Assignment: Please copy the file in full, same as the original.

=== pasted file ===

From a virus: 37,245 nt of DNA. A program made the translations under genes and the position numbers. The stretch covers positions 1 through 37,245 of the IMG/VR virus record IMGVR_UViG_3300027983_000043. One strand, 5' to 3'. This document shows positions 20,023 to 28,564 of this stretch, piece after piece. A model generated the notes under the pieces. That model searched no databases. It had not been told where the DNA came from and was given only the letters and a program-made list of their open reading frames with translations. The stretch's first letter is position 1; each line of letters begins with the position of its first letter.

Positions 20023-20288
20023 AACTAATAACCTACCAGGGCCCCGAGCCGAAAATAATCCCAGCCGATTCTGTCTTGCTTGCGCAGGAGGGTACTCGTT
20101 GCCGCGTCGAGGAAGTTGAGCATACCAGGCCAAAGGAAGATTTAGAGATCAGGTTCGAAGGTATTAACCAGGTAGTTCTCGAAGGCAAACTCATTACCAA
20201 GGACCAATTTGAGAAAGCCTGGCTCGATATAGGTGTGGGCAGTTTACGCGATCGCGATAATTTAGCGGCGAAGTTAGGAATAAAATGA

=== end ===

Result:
From a virus: 37,245 nt of DNA. A program made the translations under genes and the position numbers. The stretch covers positions 1 through 37,245 of the IMG/VR virus record IMGVR_UViG_3300027983_000043. One strand, 5' to 3'. This document shows positions 20,023 to 28,564 of this stretch, piece after piece. A model generated the notes under the pieces. That model searched no databases. It had not been told where the DNA came from and was given only the letters and a program-made list of their open reading frames with translations. The stretch's first letter is position 1; each line of letters begins with the position of its first letter.

Positions 20023-20288
20023 AACTAATAACCTACCAGGGCCCCGAGCCGAAAATAATCCCAGCCGATTCTGTCTTGCTTGCGCAGGAGGGTACTCGTT
20101 GCCGCGTCGAGGAAGTTGAGCATACCAGGCCAAAGGAAGATTTAGAGATCAGGTTCGAAGGTATTAACCAGGTAGTTCTCGAAGGCAAACTCATTACCAA
20201 GGACCAATTTGAGAAAGCCTGGCTCGATATAGGTGTGGGCAGTTTACGCGATCGCGATAATTTAGCGGCGAAGTTAGGAATAAAATGA